Democrats court­ing ru­ral vot­ers vir­tu­ally

The Fresno Bee (Sunday) - - News - BY MICHELLE L. PRICE

In Cal­i­for­nia, El­iz­a­beth War­ren gazed into a lap­top cam­era, rest­ing her chin on her hand while re­count­ing her work­ing­class child­hood for about 200 vot­ers scat­tered hun­dreds of miles away across Ne­vada.

In Minden, Ne­vada, about 40 Democrats watched on a small tele­vi­sion as War­ren de­liv­ered parts of her stump speech be­fore field­ing her first ques­tion, posed by a teacher di­al­ing into the video­con­fer­ence from a high school li­brary seven hours away in West Wen­dover.

War­ren was one of four Demo­cratic pres­i­den­tial can­di­dates pi­o­neer­ing a vir­tual cam­paign trail Fri­day night in ru­ral Ne­vada. The early vot­ing state has strug­gled to at­tract pres­i­den­tial can­di­dates to its far-flung and sparsely pop­u­lated towns, spurring Ne­vada Democrats to set up video­con­fer­ence town halls with can­di­dates.

“This is a way for us to get to see them and let them see us and see that we are here,” said Janet Walls, a 77-year-old Demo­crat from Minden. “Don’t for­get us.”

Along with War­ren, New Jersey Sen. Cory Booker, au­thor and spir­i­tual leader Mar­i­anne Wil­liamson and Massachuse­tts con­gress­man Seth Moul­ton all par­tic­i­pated in the cy­ber­cam­paign­ing Fri­day, speak­ing one af­ter an­other to at least 17 lo­ca­tions around the state.

Ne­vada, the third-in­line state to cast votes on the Demo­cratic pres­i­den­tial nom­i­nee, isn’t as com­pact or ac­ces­si­ble as New Hamp­shire, Iowa or South Carolina, where can­di­dates can more quickly and eas­ily visit ru­ral ar­eas.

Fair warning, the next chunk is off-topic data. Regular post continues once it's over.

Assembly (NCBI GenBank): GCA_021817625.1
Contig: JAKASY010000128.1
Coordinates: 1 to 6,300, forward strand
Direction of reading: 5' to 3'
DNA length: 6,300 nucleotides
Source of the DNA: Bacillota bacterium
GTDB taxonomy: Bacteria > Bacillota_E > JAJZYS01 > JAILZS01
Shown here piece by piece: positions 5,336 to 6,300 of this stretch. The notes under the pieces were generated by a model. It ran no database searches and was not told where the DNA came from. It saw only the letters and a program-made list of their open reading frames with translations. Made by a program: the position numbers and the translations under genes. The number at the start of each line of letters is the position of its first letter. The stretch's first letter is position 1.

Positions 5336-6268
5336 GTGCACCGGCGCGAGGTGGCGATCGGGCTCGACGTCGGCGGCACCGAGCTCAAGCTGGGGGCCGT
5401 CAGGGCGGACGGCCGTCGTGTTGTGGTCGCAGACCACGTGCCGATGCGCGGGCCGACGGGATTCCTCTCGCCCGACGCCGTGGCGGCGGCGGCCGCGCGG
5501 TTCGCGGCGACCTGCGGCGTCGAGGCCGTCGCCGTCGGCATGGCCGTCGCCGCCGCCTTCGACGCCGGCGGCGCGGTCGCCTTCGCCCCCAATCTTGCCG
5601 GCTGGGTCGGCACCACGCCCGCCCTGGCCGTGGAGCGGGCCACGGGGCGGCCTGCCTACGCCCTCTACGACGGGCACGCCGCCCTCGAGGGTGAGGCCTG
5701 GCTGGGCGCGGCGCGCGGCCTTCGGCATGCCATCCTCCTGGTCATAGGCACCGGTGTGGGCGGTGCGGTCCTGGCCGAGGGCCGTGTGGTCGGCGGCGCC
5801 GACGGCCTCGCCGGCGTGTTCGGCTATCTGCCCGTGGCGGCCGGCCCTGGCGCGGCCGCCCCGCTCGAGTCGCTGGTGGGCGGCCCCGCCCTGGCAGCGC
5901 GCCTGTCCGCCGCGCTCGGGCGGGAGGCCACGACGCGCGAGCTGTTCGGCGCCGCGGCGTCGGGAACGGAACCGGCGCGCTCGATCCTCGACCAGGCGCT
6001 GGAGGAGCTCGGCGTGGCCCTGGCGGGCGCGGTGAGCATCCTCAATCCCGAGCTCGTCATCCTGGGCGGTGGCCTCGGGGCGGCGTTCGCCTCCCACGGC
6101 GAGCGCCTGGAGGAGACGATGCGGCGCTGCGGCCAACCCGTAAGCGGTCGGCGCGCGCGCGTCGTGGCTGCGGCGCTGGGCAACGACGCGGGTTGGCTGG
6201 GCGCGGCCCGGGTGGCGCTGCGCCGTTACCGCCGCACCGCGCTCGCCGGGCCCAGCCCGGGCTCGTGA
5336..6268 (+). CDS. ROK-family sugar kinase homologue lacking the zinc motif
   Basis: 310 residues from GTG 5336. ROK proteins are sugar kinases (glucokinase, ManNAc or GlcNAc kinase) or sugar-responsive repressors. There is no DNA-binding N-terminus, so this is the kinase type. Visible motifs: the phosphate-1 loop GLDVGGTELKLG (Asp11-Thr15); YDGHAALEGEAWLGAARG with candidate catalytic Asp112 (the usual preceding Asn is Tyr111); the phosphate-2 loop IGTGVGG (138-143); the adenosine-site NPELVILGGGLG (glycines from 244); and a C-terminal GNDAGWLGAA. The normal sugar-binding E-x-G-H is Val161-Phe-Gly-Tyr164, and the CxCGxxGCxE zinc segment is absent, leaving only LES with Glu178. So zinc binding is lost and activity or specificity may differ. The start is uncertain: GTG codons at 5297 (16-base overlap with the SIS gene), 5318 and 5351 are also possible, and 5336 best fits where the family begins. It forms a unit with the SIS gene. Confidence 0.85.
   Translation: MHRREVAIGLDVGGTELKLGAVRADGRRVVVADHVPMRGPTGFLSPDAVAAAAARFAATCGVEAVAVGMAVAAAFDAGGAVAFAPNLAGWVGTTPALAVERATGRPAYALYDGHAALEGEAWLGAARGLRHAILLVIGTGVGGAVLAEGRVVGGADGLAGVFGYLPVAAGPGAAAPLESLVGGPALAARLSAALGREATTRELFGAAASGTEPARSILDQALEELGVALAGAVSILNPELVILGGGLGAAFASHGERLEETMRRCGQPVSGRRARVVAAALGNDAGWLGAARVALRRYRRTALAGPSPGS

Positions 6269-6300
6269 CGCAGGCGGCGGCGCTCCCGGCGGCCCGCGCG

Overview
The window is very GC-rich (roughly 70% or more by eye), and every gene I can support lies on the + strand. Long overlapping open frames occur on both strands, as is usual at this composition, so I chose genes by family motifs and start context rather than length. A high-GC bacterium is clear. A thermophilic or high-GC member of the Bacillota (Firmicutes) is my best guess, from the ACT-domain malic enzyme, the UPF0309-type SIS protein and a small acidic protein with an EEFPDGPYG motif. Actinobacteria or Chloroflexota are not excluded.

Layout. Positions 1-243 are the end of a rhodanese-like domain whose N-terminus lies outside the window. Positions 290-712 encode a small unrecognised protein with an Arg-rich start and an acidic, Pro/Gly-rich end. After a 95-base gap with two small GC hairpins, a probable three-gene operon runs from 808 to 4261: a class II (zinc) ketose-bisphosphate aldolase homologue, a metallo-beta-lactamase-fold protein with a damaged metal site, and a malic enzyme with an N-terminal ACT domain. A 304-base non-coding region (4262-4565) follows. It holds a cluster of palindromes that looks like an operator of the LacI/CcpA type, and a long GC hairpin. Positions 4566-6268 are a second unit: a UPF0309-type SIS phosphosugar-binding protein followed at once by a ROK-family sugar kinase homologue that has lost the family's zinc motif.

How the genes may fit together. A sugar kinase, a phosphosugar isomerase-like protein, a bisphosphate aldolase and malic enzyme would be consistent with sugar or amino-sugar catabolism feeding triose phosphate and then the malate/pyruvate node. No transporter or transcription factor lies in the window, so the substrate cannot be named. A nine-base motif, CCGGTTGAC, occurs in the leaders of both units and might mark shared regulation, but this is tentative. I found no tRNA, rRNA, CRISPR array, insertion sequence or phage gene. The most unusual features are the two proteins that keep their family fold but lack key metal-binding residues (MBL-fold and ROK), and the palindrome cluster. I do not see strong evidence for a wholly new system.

Walls ac­knowl­edged the chal­lenges that keep most Demo­cratic pres­i­den­tial can­di­dates from jour­ney­ing to ru­ral Ne­vada, where they might be met with a sparse crowd.

“I don’t like it, but I un­der­stand it,” she said.

Kimi Cole, the chair of the Ru­ral Ne­vada Demo­cratic Cau­cus, or­ga­nized the vir­tual vis­its to en­sure vot­ers in re­mote parts of the state can play a role in vet­ting the party’s crowded field of White House hope­fuls.

It could be a nationwide model as pres­i­den­tial can­di­dates ex­pand the tra­di­tional cam­paign map to seek sup­port in places where Democrats have strug­gled, in­clud­ing ru­ral Amer­ica. Ru­ral sup­port could make a vi­tal dif­fer­ence in Ne­vada’s cau­cuses.

Cole said about 200 peo­ple tuned in to the cy­ber-vis­its from li­braries, schools, homes and even a pizza par­lor.

There were some tech­ni­cal com­pli­ca­tions, in­clud­ing a few in­stances where can­di­dates’ mi­cro­phones were ac­ci­den­tally muted or their words were drowned out by their own voice echo­ing across the other screen. But on the whole, vot­ers who par­tic­i­pated seemed en­thu­si­as­tic about the op­por­tu­nity and asked ques­tions about is­sues like tribal sovereignt­y, nat­u­ral re­sources and the opi­oid epi­demic.

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